Cheap justice (habeus corpus too expensive for GOP)
My wife and I wrote a letter to the editor of our local paper yesterday. Out of respect for the paper’s request that submitted letters be otherwise unpublished, I won’t copy it here, but I will spell out some of what we were writing about.
So it started with an article about the recently successful filibuster by Senate Republicans, to prevent a vote on a bill that would allow Guantanamo Bay detainees, and other prisoners in the “war on terror,” to have access to the court system for review of their cases; that is, to return to them the right of habeus corpus that was stripped in previous legislation. (We read it in our local Valley News, but it was originally from the Washington Post.)
A Republican filibuster in the Senate yesterday shot down a bipartisan effort to restore the right of terrorism suspects to contest in federal courts their detention and treatment, underscoring the Democratic-led Congress’s difficulty with terrorism issues.
The detainee rights amendment was an effort to reverse a provision in last year’s Military Commissions Act that suspended the writ of habeas corpus for terrorism suspects at the military detention facility at Guantanamo Bay, Cuba, and other offshore prisons.
The authors of last year’s bill said that advocates of such rights would open the federal courts to endless lawsuits from the nation’s worst enemies. “To start that process would be an absolute disaster for this country,” said Sen. Lindsey O. Graham (R-S.C.), an Air Force Reserve lawyer who was instrumental in crafting the provision in question in last year’s bill. …
It was that quote from Senator Graham that got us steaming mad. There’s the basic logical notion that we cannot know if the prisoners in question actually are enemies of the U.S. if the government is never required to present any actual evidence. Not surprisingly, many of those who have been held at Guantanamo Bay turned out not to be terrorists or enemies of any sort at all. A recent Nation web article states that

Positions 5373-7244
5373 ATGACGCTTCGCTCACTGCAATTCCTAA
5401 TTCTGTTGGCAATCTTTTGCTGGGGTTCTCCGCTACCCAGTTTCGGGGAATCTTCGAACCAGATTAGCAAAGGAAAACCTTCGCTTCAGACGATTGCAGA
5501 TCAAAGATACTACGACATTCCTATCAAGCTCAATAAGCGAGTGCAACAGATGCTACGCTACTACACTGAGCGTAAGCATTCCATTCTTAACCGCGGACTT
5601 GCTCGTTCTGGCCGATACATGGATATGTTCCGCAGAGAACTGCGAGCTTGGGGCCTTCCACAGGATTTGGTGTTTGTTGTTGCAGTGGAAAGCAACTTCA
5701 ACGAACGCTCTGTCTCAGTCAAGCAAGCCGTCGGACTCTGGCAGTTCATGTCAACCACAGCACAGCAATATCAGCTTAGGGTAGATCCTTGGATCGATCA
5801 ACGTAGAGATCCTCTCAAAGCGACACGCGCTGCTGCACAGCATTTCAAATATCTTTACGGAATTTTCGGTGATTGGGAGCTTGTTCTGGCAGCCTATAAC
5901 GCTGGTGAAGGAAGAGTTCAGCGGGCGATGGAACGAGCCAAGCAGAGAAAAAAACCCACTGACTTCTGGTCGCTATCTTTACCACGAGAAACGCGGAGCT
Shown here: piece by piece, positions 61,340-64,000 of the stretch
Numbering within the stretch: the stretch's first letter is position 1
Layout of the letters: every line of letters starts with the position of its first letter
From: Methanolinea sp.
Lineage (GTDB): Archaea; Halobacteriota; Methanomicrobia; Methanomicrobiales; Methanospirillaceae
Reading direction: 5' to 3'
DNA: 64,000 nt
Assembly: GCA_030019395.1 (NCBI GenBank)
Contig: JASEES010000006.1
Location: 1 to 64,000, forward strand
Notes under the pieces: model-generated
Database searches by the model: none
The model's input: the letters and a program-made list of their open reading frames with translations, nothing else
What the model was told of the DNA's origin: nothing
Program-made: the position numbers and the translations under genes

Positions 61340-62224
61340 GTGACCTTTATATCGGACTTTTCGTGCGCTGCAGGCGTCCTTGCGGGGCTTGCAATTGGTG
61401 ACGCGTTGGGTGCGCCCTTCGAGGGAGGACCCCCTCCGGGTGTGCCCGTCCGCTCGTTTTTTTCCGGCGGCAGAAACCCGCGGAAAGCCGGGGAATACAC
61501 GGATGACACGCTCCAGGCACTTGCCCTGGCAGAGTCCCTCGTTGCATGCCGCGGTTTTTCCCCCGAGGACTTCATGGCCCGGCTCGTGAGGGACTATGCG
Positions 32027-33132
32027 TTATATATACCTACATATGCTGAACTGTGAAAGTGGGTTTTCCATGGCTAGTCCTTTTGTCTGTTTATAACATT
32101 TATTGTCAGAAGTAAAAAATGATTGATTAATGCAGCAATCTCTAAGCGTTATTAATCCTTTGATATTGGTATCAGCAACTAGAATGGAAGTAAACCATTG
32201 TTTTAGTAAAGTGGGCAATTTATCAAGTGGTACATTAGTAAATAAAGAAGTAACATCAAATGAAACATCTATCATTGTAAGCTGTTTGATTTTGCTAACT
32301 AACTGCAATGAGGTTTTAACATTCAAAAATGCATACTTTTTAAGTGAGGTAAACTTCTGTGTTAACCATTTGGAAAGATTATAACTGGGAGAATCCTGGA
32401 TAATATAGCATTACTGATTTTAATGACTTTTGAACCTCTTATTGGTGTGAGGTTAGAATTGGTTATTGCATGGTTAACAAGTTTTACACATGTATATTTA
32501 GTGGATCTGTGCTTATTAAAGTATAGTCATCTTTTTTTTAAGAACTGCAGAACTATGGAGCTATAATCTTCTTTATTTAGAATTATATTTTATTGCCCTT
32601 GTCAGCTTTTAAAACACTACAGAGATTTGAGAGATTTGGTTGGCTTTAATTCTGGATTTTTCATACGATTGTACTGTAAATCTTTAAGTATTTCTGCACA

In fact, the government’s own data shows that the majority of prisoners at GuantÃ¡namo never took up arms against the United States or engaged in hostile conduct toward this country. The cells at GuantÃ¡namo are full of civilians, many of whom were seized in places like Bosnia and Gambia, thousands of miles from any battlefield.
Regardless, how much of a disaster could it possibly be for the country if Gitmo prisoners had access to the courts? After all, “As of September 6, 2007, approximately 340 detainees remained at Guantanamo Bay, Cuba.” Assuming all of them filed suit in federal court, that would only increase the federal district court system’s caseload by about 0.18% over the caseload of original filings it had in 2006 [note: link is to a PDF document of table S7 from http://www.uscourts.gov/judbus2006/contents.html.] Hardly seems debilitating on a functional level.
But maybe Senator Graham is concerned about the court system being pushed too hard as it is, so that those handful of extra cases would be the straws that broke our national judicial system’s back? Then perhaps Senator Graham and his fellow Republicans would like to support increasing the budget of the courts. When it comes to war and defense related activities, the money is always available. See Table 25-13 [an Excel file] from the Budget of the United States Government: Detailed Functional Tables Fiscal Year 2008. There you’ll see that all spending on “national defense” (I think this excludes special appropriations for the wars in Iraq and Afghanistan) in fiscal year 2007 comes to an estimated $523.005 billion. Meanwhile, the budget for the federal court system was a comparatively piddling $5.98 billion–equivalent to a mere 1.14% of the national defense spending.
Clearly any increase in the courts’ load due to Gitmo suits would be a drop in the bucket compared to spending on the wars here, there, and everywhere. All these wars are supposedly being fought specifically in defense of the American “way of life,” fighting against those who “hate us because of our freedoms.” Yet when this way of life and these freedoms, which ought to include some minimal acknowledgment of the Constitution and its limits on arbitrary detention, etc., are inconvenient and even mildly expensive, out the window they go.